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Universal Design: Principles & Practice
In many respects, universal design serves as the core of ergonomics. It's also a good tool to use when designing a return-to-work program for injured and/or ill patients. Let's take a closer look at universal design and why it should matter to you and your patients.
An Unexpected Diagnosis: The Result of Lacking Communication
A couple years ago I had a case that showed me the importance of open communication between health practitioners. We need to show up with less fear, and let go of our judgments so we can do better for the patient.
Bill With Confidence: Learn What to Collect
Q: I am trying to understand what I may collect from my patient when there is insurance. Do I have to accept the amount allowed by the plan or may I collect up to my billed amount? Please note, I am not a member of any insurance plan.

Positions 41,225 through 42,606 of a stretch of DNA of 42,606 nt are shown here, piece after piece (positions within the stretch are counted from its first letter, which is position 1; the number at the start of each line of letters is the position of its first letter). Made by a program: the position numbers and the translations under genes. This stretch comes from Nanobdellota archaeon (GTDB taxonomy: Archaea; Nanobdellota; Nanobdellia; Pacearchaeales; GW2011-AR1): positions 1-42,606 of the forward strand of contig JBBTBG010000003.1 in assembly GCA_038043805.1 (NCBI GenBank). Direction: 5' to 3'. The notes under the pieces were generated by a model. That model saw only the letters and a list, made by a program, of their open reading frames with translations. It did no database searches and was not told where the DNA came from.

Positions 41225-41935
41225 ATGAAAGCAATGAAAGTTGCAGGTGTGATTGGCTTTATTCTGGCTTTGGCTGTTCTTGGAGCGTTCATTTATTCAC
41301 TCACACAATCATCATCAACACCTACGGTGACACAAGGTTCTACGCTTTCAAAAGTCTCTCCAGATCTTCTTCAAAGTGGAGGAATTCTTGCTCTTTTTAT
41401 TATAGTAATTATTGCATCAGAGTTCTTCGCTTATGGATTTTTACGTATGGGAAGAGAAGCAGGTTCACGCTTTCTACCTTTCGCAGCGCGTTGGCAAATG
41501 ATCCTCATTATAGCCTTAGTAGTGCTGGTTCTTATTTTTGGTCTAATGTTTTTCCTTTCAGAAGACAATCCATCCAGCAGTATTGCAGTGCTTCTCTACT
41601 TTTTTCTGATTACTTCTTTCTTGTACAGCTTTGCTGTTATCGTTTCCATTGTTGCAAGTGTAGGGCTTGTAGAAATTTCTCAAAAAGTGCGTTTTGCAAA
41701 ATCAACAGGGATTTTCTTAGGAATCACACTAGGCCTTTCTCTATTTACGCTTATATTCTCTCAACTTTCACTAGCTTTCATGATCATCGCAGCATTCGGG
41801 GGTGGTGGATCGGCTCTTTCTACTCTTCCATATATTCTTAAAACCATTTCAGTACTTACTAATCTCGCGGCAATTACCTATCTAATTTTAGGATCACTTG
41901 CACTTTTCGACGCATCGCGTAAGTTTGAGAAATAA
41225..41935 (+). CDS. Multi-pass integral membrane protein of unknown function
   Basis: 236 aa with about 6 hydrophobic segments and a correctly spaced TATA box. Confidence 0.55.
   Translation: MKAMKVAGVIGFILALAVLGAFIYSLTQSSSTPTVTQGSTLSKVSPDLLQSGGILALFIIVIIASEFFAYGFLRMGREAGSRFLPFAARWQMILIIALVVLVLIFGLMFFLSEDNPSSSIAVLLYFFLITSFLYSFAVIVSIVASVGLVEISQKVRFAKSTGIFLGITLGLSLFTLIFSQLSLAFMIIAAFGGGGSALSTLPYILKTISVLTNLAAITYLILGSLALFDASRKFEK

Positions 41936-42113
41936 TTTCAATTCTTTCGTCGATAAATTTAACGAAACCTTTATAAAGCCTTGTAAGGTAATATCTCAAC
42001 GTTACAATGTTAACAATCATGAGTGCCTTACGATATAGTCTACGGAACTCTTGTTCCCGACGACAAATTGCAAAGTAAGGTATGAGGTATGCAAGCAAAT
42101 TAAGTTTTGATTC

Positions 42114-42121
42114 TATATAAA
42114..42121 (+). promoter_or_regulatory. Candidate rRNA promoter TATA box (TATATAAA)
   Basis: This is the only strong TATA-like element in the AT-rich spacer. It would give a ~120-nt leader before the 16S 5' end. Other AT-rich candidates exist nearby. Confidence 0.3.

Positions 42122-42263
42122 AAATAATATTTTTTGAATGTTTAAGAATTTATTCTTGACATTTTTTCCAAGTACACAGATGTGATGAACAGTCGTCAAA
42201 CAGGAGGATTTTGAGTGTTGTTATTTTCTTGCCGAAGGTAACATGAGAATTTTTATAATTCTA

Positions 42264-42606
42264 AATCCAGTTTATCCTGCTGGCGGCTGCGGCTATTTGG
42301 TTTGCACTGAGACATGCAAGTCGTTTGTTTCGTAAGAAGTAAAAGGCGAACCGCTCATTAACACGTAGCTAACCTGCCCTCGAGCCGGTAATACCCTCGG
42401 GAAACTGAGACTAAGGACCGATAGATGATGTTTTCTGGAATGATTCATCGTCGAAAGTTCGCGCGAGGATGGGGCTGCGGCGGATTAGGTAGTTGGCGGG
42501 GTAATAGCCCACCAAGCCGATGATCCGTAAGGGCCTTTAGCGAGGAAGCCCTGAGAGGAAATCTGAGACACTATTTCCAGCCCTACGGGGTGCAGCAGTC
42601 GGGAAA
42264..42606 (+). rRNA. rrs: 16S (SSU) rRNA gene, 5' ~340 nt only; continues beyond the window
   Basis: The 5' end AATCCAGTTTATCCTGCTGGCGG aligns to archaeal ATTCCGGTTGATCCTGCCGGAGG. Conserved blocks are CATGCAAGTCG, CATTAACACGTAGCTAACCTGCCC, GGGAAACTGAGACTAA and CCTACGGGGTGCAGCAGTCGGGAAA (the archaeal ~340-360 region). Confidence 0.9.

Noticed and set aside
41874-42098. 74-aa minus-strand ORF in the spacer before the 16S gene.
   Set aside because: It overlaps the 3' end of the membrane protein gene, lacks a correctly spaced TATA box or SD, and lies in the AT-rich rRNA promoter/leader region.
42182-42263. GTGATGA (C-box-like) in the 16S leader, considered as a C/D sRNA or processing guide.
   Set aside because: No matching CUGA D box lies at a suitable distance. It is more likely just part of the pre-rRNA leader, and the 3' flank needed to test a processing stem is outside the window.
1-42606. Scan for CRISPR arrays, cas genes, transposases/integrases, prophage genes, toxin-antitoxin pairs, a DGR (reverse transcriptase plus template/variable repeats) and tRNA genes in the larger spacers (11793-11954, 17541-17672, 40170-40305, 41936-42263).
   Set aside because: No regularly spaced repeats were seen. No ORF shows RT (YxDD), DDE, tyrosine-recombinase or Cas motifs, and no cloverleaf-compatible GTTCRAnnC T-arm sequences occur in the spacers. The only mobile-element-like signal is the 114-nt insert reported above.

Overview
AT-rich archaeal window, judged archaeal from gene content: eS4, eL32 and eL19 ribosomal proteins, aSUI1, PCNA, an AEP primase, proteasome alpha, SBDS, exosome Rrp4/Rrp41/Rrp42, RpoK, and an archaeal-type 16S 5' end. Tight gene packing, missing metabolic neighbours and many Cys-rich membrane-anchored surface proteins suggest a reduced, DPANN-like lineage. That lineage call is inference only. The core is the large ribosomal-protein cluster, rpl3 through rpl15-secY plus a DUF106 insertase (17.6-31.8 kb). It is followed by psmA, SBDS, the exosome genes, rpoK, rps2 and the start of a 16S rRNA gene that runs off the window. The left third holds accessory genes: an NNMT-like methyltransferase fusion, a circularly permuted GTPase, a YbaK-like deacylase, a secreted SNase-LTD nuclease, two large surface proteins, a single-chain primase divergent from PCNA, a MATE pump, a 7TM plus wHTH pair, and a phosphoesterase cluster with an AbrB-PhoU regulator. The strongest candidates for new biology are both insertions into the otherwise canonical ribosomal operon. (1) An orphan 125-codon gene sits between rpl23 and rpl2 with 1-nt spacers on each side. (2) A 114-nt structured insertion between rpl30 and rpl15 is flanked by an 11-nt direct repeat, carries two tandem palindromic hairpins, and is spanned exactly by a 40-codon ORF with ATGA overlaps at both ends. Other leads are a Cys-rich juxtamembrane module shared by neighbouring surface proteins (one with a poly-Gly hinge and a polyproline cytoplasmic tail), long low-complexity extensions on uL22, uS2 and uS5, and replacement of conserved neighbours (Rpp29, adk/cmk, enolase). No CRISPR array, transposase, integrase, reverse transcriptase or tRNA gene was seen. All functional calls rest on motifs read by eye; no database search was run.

Creating Good Business Buzz
What do patients really think about working with you? Rarely do you hear the whole truth. Those who improve may be candid in their gratitude.
A Major Role in Back Pain: The Multifidus
Back pain affects roughly 80 percent of the population at one time or another and is one of the leading causes of doctor visits.
Is It Time to Rethink Mental Illness? (Pt. 1)
Invariably, patients will ask their chiropractor about depression or various mental illnesses. Some practitioners will reflexively offer a cervical adjustment, suggest St. John's wort or contemplate a referral to a specialist.
Why I Quit Doing House Calls
My father was a chiropractor who did house calls, so when I became a DC, I figured doing house calls was part of the job. My March article recalled my experience as a small boy, accompanying my dad while he went to patients' homes to treat them.
Balancing Spring Challenges
As the winter months come to a close and warmer spring weather appears, patients may begin to present with new challenging pattern presentations.
Eczema & Acupuncture: A Sound Solution (Part 1)